A mother and daughter reunited, a clear class and status divide with a side of uncomfortable attention, its Brazil and the swimming pool looks so inviting.

Val is a live in housemaid for a wealthy family in São Paulo. Since leaving her daughter, Jessica, to provide a better life for her, she harbours anger towards her for leaving. In turn, Val has a close bond with the family's son, Fabinho. Years later, Jessica comes to São Paulo to take an entry exam for a prestigious university in the hopes she can study architecture. She asks to stay with Val is excited to see her daughter after all these years but there is tension at first as Jessica can't understand how her mother is treated by the family she works for, in particular, Dona Barbara who dislikes Jessica and her obvious disregard for the unspoken divide between them.

This could be taken as a stright foward look at class divides and oh my does this story hammer these points home. Jessica acts slightly arrogant when she arrives and can't understand how her mother stands for it, but at the same time she doesn't seem to care about the fact her mother left to provide money for her to have a better life than she would have if she stayed. Val also seems to hold too much misguided respect for the family. She seems to have embraced Fabinho's need for comfort and affection from a young age, replacing her daughter in a way that is painfully obvious to Jessica and Dona Barbara. Although the latter doesn't make an effort to change anything. Despite Jessica's obvious anger towards Val's behaviour and status, she has a point, even if Val is the employee, one second they treat her like a friend the next like a forgotten tool. Jessica is also treated unfairly and creepily leered after by Don Carlos. Jessica thinks he is being kind, showing her the city as they share an interest in art but when he kisses her, she realises that shes still not being treated equally. This side plot is uncomfortable, a friendship with Fabinho would have been more interesting seeing as he regards Val as his 'second mother' and Jessica is only just getting used to being around her again.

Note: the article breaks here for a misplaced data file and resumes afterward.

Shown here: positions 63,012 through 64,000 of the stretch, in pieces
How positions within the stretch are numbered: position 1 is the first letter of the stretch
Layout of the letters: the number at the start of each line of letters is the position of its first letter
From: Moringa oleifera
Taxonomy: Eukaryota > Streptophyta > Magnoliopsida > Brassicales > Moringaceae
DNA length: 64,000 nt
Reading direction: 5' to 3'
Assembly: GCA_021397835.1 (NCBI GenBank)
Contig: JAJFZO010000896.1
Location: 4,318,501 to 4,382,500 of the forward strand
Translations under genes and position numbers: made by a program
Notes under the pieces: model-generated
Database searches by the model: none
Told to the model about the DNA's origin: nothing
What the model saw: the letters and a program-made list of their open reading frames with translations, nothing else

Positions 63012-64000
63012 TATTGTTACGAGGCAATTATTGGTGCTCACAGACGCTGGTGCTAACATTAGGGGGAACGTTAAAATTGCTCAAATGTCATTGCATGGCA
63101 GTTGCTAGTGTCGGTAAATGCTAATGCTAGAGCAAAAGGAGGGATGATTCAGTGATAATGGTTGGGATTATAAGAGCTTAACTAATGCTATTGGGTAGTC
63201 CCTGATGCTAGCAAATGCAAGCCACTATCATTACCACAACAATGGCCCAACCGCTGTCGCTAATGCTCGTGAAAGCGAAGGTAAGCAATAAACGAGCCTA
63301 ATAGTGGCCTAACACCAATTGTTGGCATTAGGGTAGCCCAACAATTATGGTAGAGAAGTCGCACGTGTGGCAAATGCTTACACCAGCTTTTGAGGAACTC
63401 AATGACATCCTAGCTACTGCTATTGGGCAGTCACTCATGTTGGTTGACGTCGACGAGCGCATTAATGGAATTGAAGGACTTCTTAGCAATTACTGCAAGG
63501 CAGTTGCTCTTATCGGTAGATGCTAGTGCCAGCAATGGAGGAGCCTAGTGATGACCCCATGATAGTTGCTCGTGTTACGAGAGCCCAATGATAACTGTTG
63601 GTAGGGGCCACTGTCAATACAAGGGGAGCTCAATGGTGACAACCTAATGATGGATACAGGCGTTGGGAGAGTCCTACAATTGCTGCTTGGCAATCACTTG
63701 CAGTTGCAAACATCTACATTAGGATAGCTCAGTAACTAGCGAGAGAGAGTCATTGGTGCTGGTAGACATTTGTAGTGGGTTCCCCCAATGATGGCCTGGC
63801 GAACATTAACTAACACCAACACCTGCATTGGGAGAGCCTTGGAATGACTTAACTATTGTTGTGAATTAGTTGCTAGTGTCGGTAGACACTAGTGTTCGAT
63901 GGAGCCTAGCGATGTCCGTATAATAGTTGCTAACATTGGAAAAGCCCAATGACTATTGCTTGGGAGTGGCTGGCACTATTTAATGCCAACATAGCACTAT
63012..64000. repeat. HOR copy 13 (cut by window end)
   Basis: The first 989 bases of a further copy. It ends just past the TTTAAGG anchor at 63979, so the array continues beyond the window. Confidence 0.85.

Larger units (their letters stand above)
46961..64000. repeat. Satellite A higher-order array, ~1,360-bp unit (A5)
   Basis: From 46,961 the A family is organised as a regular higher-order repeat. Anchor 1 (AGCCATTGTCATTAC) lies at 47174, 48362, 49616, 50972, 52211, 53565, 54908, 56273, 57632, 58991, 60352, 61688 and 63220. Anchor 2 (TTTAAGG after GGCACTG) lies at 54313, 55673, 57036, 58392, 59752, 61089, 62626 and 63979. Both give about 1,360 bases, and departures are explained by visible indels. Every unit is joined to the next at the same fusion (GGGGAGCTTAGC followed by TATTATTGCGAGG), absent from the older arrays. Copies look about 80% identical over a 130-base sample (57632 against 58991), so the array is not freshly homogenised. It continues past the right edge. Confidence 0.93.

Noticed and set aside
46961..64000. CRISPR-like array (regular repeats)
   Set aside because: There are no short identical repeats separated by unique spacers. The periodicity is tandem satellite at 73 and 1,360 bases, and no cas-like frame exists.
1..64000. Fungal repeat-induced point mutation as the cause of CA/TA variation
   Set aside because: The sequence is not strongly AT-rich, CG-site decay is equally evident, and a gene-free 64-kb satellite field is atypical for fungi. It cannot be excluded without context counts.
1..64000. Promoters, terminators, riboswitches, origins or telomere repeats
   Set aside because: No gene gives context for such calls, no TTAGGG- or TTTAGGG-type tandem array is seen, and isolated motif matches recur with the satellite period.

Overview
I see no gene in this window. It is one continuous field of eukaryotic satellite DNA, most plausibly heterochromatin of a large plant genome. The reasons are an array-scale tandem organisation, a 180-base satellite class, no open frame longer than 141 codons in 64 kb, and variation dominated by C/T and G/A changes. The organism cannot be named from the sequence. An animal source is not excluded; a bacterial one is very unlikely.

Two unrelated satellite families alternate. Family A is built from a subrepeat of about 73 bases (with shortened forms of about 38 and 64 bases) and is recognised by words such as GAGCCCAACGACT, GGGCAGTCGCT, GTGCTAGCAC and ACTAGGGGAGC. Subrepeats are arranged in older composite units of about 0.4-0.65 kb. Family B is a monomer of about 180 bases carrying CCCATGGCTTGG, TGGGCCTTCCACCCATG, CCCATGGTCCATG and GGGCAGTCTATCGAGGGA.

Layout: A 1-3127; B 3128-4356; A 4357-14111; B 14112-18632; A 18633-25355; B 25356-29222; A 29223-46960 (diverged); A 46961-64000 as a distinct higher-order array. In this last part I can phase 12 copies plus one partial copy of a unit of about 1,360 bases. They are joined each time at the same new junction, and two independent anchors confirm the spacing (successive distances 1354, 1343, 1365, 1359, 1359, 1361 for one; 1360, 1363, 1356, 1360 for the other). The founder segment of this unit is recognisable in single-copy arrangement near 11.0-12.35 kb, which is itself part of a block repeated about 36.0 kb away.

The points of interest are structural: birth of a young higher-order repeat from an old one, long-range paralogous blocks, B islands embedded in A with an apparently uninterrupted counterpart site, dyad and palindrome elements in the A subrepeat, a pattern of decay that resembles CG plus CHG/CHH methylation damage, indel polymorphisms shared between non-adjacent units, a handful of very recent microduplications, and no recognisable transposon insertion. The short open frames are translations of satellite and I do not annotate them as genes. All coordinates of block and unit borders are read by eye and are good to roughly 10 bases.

The test to see whether Val and Jessica are really going to be happy being a family again is when Val suggests they have coffee in their new flat and gets out a cool looking coffee cup and saucer set with a thermos. Val is pleased by the simple set and Jessica complements it too. This is the same set that Val gave to Dona Barbara at the start of the film as a present that she thanks her for but quickly suggests that they put it away for a 'special occasion'.  What's more special that starting over again with your daughter?

Next up... check out all the films HERE.

Wednesday 22 March 2017

Around the World: Ireland